I mean what they most want is salary details but after that..

If a role has a long list of ‘essential requirements’ what percentage match would you need to feel comfortable applying?

65% in the more than 75% category which seems reasonable – especially given some of the shopping lists of requirements out there – 43 people (16.7%) would need to match 100% to apply though! This really needs resolving one way or another – there are great candidates not applying. 4 people were in the less than 50% category, which is….interesting!

If you fit all or almost all of the ‘essentials’ but not many of the ‘desirables’, would you still feel encouraged to apply?

61.5% (158) were yes and 32.7% (84) folks were a maybe…honestly what I take from this is this classic split of essentials and desireables is pretty useless – ask for what you need and interview for value add.

If a role interests you do you do additional research into the organisation or team (i.e. seek out blogposts, talks, videos etc)?

84% of peope said yes and yet hardly any job ads I see proactively point to this kind of supporting material – or even include it in their campaigns. I’ve been encouraging it for years and this just confirms why it is important in making potential employers stand out. Make the time!

When you are job seeking what feels like reasonable investment of time per week?

Dumb question – regret asking it!

What is the most off putting thing you find with job descriptions?

Another free text question and another massive shout out regarding lack of salary details.

Beyond that a tendency towards jargon and vagueness was called out

Use of company jargon or empty phrases.

Generic phrase bingo (‘Fast-paced environment’ etc.)

Vague descriptions

Not actually telling me what the job is (titles can be variable)

Buzzword soup written by people who clearly do not understand the discipline.

very long jargon filled list of things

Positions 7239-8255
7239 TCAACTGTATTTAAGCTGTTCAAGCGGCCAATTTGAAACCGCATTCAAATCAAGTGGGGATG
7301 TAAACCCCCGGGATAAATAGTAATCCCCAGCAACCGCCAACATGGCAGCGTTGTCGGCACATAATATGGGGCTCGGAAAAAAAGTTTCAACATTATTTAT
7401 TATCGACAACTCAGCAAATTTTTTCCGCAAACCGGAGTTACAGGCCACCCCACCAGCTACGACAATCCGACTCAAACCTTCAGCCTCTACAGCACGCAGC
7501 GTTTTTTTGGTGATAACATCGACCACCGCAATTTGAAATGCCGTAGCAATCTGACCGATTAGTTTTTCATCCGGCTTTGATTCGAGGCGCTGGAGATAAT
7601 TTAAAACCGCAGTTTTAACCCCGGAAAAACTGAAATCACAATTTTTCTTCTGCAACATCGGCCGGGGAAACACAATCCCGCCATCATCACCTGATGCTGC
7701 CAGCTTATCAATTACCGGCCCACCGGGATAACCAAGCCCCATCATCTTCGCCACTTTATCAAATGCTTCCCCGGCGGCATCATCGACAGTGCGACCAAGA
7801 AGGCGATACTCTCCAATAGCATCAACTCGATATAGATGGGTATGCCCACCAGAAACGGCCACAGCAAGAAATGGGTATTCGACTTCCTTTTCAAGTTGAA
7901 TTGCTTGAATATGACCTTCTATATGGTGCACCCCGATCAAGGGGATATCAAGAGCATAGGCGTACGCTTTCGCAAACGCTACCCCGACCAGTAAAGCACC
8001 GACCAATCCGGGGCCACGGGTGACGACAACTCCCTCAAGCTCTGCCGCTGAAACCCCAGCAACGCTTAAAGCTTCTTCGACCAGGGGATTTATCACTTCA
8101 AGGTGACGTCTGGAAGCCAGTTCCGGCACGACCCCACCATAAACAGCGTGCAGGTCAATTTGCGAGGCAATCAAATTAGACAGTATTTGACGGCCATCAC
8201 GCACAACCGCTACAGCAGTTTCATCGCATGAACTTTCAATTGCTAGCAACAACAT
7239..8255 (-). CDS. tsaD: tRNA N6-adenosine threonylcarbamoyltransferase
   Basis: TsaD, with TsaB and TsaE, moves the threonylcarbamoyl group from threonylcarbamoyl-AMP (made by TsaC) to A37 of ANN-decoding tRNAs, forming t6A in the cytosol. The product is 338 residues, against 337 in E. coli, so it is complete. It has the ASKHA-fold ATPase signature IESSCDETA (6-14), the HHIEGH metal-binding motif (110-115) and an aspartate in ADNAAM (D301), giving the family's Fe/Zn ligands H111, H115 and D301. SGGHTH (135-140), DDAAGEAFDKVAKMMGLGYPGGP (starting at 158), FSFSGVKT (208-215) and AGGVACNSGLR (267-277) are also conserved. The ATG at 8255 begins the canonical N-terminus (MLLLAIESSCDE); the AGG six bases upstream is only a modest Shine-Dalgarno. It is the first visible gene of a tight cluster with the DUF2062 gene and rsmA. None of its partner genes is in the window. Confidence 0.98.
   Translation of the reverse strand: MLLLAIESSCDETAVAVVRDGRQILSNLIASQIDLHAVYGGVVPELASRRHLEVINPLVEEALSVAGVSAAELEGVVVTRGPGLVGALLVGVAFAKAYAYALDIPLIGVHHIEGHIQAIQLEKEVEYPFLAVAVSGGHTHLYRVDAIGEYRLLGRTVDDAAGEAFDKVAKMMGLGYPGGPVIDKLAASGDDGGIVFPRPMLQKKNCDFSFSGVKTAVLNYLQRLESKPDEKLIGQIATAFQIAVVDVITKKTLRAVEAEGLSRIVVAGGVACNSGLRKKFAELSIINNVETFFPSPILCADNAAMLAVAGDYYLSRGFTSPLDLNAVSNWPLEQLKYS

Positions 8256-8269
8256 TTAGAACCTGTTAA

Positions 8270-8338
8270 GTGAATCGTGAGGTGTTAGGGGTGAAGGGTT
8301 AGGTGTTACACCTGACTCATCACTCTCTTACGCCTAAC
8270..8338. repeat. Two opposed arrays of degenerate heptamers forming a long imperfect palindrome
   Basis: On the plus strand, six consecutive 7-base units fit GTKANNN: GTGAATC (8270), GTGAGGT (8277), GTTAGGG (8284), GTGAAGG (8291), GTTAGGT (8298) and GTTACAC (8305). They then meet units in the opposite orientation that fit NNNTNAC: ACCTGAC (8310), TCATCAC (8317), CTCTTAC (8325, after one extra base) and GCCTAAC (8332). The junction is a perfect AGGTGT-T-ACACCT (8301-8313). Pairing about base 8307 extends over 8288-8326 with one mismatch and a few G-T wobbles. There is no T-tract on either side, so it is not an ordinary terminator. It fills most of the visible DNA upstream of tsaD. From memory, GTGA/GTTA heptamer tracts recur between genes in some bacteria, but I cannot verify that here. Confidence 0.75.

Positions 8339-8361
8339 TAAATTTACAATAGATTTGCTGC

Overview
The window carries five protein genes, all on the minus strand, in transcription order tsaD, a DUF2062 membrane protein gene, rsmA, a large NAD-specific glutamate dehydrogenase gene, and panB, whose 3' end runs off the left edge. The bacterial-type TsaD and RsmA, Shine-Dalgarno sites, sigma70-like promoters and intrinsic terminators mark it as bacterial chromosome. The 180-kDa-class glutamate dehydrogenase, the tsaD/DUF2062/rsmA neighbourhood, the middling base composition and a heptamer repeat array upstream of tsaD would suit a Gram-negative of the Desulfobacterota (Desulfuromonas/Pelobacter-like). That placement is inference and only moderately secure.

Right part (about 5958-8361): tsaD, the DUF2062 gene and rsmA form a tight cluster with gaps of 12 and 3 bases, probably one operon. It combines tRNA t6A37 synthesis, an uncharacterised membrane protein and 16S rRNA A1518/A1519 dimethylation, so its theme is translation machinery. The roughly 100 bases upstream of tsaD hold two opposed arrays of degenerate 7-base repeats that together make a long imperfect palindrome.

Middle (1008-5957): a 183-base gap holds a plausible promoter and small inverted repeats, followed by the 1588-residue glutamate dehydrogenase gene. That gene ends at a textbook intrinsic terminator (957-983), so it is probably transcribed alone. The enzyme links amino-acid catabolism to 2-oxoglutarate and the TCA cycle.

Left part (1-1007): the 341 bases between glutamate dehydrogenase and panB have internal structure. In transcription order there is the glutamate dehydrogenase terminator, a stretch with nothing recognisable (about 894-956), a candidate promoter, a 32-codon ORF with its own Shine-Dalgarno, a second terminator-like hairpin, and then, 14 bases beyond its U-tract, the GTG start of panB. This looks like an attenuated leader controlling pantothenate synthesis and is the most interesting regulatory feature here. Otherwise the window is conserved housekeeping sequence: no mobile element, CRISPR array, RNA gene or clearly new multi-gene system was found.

Tons of waffle, generic copy and paste text about an organisation

Management jargon and vagueness

We really need to start bringing in content designers to work with the people who actually do the roles (and their immediate managers probably) to get away from this. So many ads are written by people without a deep understanding of the role and without the context of their work so the vagueness and jargon is designed to cover this.

Is there any company or organisation you think does a good job with job ads and descriptions?

Citizens Advice Customer Journey team got some love. As did Snook, Monzo and the FT. There was a bit of a mixed reaction to Gov jobs generally – they seem to be Marmite. I wonder if they are a bit opaque to ‘outsiders’? There were a bunch of recommendations for smaller agencies that I will be taking a look at and this quote was really great –>

Shopify – purely because of this text: “If your experience is *this* close to what we’re looking for, please consider applying. Experience comes in many forms – skills are transferable, and passion goes a long way. We know that diversity makes for the best problem-solving and creative thinking, which is why we’re dedicated to adding new perspectives to the team and encourage everyone to apply.”

This is just a quick initial reaction – there is a lot more to pick through – especially in the free text sections but the main theme is that the majority of job descriptions are failing to meet user needs and that there is a real opportunity to do these things better.